14. 14. Skaleric U, Schara R, Medvescek M, Hanlon A, Doherty F and Lessem J. Periodontal treatment by Arestinand its effects on glycemic control in type1 diabetes patients. J Int Acad Periodontol 2004; 6:160–5. pmid:15536785
  15. 15. Schara R, Medvescek M and Skaleric U. Periodontal diseaseand diabetes metaboliccontrol: a full-mouthdisinfection approach. J Int Acad Periodontol 2006; 8: 61–6. pmid:16623181
  16. 16. Koromantzos PA, Makrilakis K, Dereka X, Katsilambros N, Vrotsos IA and Madianos PN. A randomized, controlled trial on the effect of non-surgical periodontal therapy in patients with type 2 diabetes. Part I: effect on periodontal status and glycaemic control. J Clin Periodontol 2011; 38: 142–7.
  17. 17. Costa KL, Taboza ZA, Angelino GB, Silveira VR, Montenegro R Jr, Haas NA, et al. The Influence of Periodontal Disease on Changes of Glycated Hemoglobin Levels in Type 2 Diabetics: a Retrospective Cohort Study. J Periodontol 2016, 26:1–13.
  18. 18. Silva AM, Vargas AMD, Ferreira EF and Abreu MHNG. A integralidade da atenção em diabéticos com doença periodontal. Cienc Saúde Colet 2010; 15: 2197–206.
  19. 19. Barros MBA, Francisco PMSB, Zanchetta LM and Cesar CLG. Tendências das desigualdades sociais e demográficas na prevalência de doenças crônicas no Brasil, PNAD: 2003–2008. Ciênc Saúde Colet 2011; 16:3755–68.
  20. 20. Freitas LRS and Garcia LP. Evolution of prevalence of diabetes and associated hypertension in Brazil: analysis of national household sample survey, 1998, 2003 and 2008. Epidemiol Serv Saúde 2012; 21: 7–19.
  21. 21. American Diabetes Association (ADA). Standards of Medical Care in Diabetes-2011. Position Statement/AmericanDiabetes Association. Diabetes Care 2011; 33:S11–61.
  22. 22. Panarotto D, Rizzi AR, Tessari C, Brambatti KP, Atico MS and Severa A. Associação entre idade ao diagnóstico de diabetes do tipo 2 e o uso de insulina. Revista da Amrigs 2005; 49: 137–216.
  23. 23. Ministério da Saúde. Projeto SB Brasil 2010: Pesquisa Nacional de Saúde Bucal–Resultados Principais. Brasilia (DF): Secretaria de Políticas de Saúde, 2011.
  24. 24. Lima DLF, Cardoso Neto AM, Araújo KVC, Mendonça JS, Fernandes VO and Montenegro RM Junior. Comparison of oral status among diabetic and non-diabetic elders: a pilot study. J Dent Rest 2014; 1:016.
  25. 25. Colussi CF, Freitas SFT and Calvo MCM. Perfil epidemiológico da cárie e do uso e necessidade de prótese na população idosa de Biguaçu, Santa Catarina. Rev Bras Epidemiol 2004; 7: 88–97.
  26. 26. Guimarães KB, Meireles SS, Marques M, Sand Costa LJ. Condições periodontais em portadores de diabetes mellitus tipo 2 atendidos na Universidade Federal da Paraíba. Rev Odonto Ciênc 2007; 22:124–30.
  27. 27. Narhi TO, Meurman JH, Ainamo A and Tilvis R. Oral health in the elderly with noninsulin-dependent diabetes mellitus. Spec Care Dentist 1996; 16:116–122. pmid:9084324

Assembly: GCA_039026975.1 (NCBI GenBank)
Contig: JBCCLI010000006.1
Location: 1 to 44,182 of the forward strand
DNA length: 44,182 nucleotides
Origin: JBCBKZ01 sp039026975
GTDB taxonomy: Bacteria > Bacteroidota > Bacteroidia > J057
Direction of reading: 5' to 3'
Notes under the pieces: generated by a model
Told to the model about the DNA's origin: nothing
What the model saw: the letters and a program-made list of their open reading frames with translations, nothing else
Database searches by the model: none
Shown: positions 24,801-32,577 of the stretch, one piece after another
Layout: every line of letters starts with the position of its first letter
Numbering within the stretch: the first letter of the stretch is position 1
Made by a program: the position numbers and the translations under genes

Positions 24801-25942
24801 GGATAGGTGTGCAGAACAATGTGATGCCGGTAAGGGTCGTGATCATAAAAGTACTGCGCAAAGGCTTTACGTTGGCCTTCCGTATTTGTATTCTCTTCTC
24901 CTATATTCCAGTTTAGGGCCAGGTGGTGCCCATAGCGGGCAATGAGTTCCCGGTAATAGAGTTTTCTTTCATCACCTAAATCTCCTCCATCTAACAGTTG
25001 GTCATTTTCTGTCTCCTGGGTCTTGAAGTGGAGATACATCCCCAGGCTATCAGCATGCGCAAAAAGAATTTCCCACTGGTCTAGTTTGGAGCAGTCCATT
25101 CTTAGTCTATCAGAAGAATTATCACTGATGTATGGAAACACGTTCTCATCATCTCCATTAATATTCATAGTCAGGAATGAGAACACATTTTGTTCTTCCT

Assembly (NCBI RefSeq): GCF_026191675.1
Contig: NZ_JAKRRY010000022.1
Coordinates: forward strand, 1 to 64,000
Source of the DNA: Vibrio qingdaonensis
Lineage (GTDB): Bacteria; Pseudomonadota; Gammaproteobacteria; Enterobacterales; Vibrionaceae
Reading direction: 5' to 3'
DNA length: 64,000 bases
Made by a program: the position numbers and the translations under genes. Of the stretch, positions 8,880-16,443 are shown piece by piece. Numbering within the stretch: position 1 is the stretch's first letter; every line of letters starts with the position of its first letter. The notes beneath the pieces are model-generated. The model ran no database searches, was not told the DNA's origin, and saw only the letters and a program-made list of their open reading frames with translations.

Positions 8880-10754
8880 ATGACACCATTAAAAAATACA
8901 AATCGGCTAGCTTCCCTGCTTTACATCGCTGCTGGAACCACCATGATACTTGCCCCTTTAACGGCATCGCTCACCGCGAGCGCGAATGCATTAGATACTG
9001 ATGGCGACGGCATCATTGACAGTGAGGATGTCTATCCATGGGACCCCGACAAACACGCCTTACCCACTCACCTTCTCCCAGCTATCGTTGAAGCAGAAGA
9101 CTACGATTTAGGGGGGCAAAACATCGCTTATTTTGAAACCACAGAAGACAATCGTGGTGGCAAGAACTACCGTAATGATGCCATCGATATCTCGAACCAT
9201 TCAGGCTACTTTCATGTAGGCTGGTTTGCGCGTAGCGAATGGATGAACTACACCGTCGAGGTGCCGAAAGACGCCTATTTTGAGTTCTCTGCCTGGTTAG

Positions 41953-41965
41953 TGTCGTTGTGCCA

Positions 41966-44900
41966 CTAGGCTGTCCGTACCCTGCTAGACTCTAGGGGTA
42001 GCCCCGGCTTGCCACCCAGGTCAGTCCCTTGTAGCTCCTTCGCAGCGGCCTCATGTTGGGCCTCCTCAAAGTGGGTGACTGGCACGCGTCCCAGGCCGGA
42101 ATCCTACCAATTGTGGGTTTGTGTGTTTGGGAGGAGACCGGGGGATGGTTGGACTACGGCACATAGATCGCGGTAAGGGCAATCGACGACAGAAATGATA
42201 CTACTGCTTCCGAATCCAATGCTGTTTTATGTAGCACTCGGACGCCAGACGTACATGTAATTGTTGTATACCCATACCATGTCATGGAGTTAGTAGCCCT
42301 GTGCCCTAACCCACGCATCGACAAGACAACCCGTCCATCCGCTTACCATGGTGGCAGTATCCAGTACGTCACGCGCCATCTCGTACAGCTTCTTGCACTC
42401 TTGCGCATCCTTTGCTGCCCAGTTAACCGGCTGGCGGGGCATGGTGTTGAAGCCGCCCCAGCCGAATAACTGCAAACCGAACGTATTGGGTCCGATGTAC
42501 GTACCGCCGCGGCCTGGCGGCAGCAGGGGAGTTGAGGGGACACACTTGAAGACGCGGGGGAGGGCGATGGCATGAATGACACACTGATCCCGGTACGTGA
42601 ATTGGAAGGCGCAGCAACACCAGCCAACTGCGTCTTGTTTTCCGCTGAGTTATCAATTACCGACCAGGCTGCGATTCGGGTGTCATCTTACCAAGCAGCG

28. 28. Collin HL, Niskanen L, Uusitupa M, Töyry J, Collin P, Koivisto AM, et al. Oral symptoms and signs in elderly patitents with type 2 diabetes mellitus. Oral Surg Oral Med Oral Pathol Oral Radiol Endod 2000; 90: 299–305.
  29. 29. Coimbra F. Xerostomia. Etiologia e Tratamento. R Port Estomatol Cir Maxilofac 2009; 50:159–164.
  30. 30. Lin CC, Sun SS, Kao A and Lee CC. Impaired salivary function in patients with noninsulin-dependent diabetes mellitus with xerostomia. J Diabetes Complications 2002; 16:176–9. pmid:12039402
  31. 31. Murrah VA, Crosson JT and Sauk JJ. Parotid gland basement membrane variation in diabetes mellitus. J Oral Pathol 1985; 14: 236–46. pmid:3921679
  32. 32. Malicka B, Kaczmarek U and Skośkiewicz-Malinowska K. Prevalence of xerostomia and the salivary flow rate in diabetic patients. Adv Clin Exp Med 2014; 23:225–33. pmid:24913113
  33. 33. Carboni AMG, Carvalho LAC, Mello WR and Magalhães MHCG. Anomalias sistêmicas e bucais em pacientes com diabetes mellitus: revisão e caso clínico. Diabetes Clínica 2000; 4:62–68.
  34. 34. Islas-Granillo H, Borges-Yañez SA, Medina-Solís CE, Galan-Vidal CA, Navarrete-Hernández JJ, Escoffié-Ramirez M, et al. Salivary Parameters (Salivary Flow, pH and Buffering Capacity) in Stimulated Saliva of Mexican Elders 60 Years Old and Older. West Indian Med J 2014; 63:758–65.
  35. 35. Noboru Kuroiwa D, Ruiz Da Cunha Melo MA, Balducci I, Bortolin Lodi K, Ghislaine Oliveira Alves M and Dias Almeida J. Evaluation of salivary flow and drug interactions in patients with a diagnosis of diabetes mellitus. Minerva Stomatol 2014; 63:421–6. pmid:25503343
  36. 36. Lima AAS, Machado DFM, Santos AW and Grégio AMT. Avaliação sialométrica em indivíduos da terceira idade. Rev Odonto Ciência 2004;19:238–44.
  37. 37. Cabrera MAS, Mesas AE, Rossato LA and Andrade SM. Fluxo salivar e uso de drogas psicoativas em idosos. Rev. Ass. Med. Bras 2007; 53: 178–181.